ACLU hits Obama administration hard over torture controversies

“The Obama administration has now fully embraced the Bush administration’s shameful effort to immunize torturers and their enablers from any legal consequences for their actions,” said Ben Wizner, an ACLU lawyer representing the five men, in a press release. “The CIA’s rendition and torture program is not a ‘state secret;’ it’s an international scandal. If the Obama administration has its way, no torture victim will ever have his day in court, and future administrations will be free to pursue torture policies without any fear of liability.”

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The American Civil Liberties Union had strong words on Friday for the Obama administration’s efforts to block the release of torture photos and its attempts to end a lawsuit over extraordinary rendition.

The ACLU criticized the White House’s deal with Congress, struck on Thursday, which eliminated a provision in a military financing bill that would have blocked the release of torture photos – but only after President Barack Obama promised to “use every legal and administrative remedy” available to keep the photos from the public.

“Keeping the photos secret while letting the high level perpetrators off the hook cannot be tolerated if we are to get an America we can be proud of again,” said Anthony Romero, executive director of the ACLU. “This information is necessary to create an accurate historical record and to force an increasingly recalcitrant Justice Department to undertake a criminal investigation of those who authorized and implemented the Bush administration’s torture program.”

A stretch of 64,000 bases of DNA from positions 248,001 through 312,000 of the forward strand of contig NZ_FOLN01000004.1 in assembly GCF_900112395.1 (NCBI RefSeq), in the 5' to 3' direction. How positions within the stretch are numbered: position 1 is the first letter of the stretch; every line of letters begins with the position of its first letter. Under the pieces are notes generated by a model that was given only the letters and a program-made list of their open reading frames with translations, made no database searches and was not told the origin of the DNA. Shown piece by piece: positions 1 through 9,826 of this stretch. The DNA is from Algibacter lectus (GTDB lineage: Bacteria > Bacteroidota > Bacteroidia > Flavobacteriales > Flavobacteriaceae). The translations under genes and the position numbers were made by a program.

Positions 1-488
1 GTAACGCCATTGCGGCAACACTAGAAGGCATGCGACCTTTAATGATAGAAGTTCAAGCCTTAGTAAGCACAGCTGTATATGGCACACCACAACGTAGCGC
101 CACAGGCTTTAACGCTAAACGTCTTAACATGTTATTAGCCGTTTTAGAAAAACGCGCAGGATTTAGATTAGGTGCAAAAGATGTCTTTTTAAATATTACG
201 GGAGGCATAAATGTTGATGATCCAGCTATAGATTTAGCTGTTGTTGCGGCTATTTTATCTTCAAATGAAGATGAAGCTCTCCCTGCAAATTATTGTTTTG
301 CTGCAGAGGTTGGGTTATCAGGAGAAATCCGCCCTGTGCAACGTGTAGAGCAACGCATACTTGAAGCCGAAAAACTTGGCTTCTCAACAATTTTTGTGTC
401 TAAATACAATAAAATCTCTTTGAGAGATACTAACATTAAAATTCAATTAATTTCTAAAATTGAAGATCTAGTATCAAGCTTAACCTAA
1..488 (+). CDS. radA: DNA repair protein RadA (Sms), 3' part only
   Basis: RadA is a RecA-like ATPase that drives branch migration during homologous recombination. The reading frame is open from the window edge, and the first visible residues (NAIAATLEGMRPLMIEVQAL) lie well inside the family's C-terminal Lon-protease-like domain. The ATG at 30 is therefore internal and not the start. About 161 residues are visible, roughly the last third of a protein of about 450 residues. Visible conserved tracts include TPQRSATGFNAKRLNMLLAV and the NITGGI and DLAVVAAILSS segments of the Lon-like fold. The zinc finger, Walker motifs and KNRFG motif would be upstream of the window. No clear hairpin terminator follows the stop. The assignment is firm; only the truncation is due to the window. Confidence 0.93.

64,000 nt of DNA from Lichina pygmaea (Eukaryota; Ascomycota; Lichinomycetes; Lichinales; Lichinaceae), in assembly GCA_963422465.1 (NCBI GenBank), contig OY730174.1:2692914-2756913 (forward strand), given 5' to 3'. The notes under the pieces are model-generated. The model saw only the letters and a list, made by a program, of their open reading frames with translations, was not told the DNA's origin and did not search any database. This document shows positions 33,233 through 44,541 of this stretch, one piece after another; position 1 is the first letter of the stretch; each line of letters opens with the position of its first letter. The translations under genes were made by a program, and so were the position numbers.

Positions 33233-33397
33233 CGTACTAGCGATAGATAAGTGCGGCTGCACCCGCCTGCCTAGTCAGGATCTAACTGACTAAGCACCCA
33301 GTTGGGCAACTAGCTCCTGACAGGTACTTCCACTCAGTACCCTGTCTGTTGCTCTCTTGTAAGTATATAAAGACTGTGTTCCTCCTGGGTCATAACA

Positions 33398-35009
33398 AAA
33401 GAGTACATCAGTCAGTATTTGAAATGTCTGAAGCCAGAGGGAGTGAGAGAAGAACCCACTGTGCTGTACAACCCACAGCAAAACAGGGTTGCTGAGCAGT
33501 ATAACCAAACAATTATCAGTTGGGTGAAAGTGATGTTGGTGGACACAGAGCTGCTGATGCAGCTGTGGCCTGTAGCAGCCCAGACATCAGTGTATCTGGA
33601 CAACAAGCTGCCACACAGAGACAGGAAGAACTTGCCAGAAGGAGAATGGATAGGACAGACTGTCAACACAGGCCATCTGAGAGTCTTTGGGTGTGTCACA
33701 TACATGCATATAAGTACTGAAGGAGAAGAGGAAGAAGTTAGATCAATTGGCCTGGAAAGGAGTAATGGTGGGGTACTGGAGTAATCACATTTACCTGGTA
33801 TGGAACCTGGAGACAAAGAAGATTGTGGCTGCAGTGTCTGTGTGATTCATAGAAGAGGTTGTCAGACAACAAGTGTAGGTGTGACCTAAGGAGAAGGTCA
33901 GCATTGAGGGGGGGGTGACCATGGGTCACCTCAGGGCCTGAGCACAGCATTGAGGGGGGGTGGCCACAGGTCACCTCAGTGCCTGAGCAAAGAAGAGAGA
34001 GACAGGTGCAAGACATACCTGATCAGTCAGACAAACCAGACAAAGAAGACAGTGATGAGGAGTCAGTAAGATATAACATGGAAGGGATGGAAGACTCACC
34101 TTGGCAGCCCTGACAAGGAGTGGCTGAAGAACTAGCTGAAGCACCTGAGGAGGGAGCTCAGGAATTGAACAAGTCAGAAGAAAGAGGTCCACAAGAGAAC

On Thursday the Obama administration won a reprieve from the Second Circuit Court of Appeals, which ruled the White House could keep the photos under wraps, at least temporarily, until a Supreme Court review.

Meanwhile, the U.S. Justice Department asked a federal appeals court on Friday to block a lawsuit brought by five victims of the U.S. government’s extraordinary rendition program. Five men, who claim they were kidnapped and tortured for information, are suing Boeing subsidiary Jeppesen DataPlan over its role in transferring them to overseas facilities.

“The Obama administration has now fully embraced the Bush administration’s shameful effort to immunize torturers and their enablers from any legal consequences for their actions,” said Ben Wizner, an ACLU lawyer representing the five men, in a press release. “The CIA’s rendition and torture program is not a ‘state secret;’ it’s an international scandal. If the Obama administration has its way, no torture victim will ever have his day in court, and future administrations will be free to pursue torture policies without any fear of liability.”

The lawsuit stirred controversy on both sides of the Atlanic Ocean last month, when the Obama administration threatened to cut Britain off from sensitive information if the U.K. government released information regarding Binyam Mohamed, a resident of Britain and one of the plaintiffs in the lawsuit.

Some commentators have speculated that the Obama administration’s reluctance to allow the suit to go forward may be the result of Boeing’s influence in Washington.

The full text of the ACLU’s press release on the rendition trial can be found here.

By Daniel Tencer
Published: June 12, 2009

Source: The Raw Story

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